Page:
By late May, I was wrapping up my deer scouting efforts. I’d found numerous places that had the potential to provide good hunts, and I’d prepared them by trimming the trees for effective treestand hunting. Now, all I needed was put a warm body in “my” spots in November, and see what would show up. Little did I know, however, there were plenty of other guys out there who were thinking the same thing about the same places. I was going to be in for a real learning experience, but that’s another story.
Public Land 101
As October of 2013 arrived, I made a few short trips to my destinations to make sure things were still in order. Much to my disappointment — but not to my surprise — I immediately started getting an education on hunting public land. There were cars in every parking lot and along every road — all bowhunters in pursuit of the elusive whitetail.
I was slightly surprised to find a good representation of out-of-state tags at such an early period of the season. This certainly foretold of tough times ahead — if out-of-staters were already here in such good numbers, what was it going to be like when the rut showed up in November? Slightly disgusted, I prepared myself for the circus that was likely to be encountered soon. This was certainly going to be a challenge!
By Halloween, I was starting to get very antsy to get into the whitetail woods. Wondering how much the early-season warriors had educated “my” deer, I was itching to find out. But I wasn’t going to jump the gun yet — I wanted the bucks to be fully goofy when I made my play.
That time was fast approaching, however, and with it my anticipation grew daily. In attempts to squelch some of my energy, I soon began to make a few select hunts into a couple of my chosen spots. It didn’t take long for me to face frustration and anger head on. Did I say this was going to be a challenge?
On one of my early hunts into one of my better spots, I found a treestand hanging about 50 yards from mine. Normally, I’d have pulled my stand and vacated the spot for greener pastures, but in this situation, that course of action didn’t really make sense. After all, I was likely to encounter the same sort of fate wherever else I might move to, and furthermore, this spot was as good as anywhere else I could go.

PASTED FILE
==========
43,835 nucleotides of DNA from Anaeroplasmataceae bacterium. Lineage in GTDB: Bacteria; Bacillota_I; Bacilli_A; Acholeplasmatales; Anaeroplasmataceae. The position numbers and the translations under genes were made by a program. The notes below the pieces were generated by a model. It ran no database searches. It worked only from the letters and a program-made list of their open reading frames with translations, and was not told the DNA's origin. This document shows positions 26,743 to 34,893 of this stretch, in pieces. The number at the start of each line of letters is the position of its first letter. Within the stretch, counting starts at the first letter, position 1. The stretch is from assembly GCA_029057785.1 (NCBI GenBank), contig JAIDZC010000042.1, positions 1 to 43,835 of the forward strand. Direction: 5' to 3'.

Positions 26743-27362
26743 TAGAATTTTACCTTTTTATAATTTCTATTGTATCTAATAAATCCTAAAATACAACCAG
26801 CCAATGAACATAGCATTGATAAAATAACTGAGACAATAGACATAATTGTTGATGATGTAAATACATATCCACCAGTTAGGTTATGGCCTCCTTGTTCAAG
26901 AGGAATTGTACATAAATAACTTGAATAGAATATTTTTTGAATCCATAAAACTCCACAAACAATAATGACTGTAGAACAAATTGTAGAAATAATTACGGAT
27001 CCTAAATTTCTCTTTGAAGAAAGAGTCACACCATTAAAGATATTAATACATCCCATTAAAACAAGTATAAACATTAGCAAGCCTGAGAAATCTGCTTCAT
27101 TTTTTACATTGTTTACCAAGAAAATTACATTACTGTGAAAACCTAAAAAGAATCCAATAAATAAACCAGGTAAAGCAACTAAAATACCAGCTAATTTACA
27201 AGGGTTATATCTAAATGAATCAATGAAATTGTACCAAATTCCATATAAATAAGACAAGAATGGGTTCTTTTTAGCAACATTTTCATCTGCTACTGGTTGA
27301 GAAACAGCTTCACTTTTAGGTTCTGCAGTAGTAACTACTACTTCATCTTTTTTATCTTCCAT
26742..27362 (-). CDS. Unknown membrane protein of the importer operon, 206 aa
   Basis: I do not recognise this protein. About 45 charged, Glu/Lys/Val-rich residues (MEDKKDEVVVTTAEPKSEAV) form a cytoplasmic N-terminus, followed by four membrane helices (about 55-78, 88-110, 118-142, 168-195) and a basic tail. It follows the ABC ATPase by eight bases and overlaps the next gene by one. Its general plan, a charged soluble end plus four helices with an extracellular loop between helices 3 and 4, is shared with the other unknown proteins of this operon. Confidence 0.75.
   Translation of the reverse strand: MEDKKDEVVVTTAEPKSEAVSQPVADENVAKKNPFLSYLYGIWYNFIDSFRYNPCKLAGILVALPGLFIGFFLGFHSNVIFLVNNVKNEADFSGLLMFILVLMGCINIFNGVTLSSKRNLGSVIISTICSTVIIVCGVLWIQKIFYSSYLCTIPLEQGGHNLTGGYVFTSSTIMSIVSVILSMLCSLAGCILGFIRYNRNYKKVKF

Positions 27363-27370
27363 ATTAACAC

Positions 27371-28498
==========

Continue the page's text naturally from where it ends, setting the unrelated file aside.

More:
Such being the case, I was just going to have to deal with this unwanted competition. I’d just have to try to hunt smarter.
Shortly after settling into my treestand that Saturday evening, the other hunter arrived and climbed into his treestand. This was NOT going to work for me; I couldn’t handle this sort of mess. Vowing to not be caught like this again, I determined to see if I could visit with the other hunter later in the evening. Maybe we could reach a meeting of the minds?
When I arrived back at my truck that evening, there was another vehicle parked nearby — definitely the other hunter I’d encountered. The plates were local, and I surmised that this might be a “weekend warrior,” as I often called them. Chances were, this local fellow lived and worked nearby, and probably couldn’t provide the amount of time to hunt each week that I could.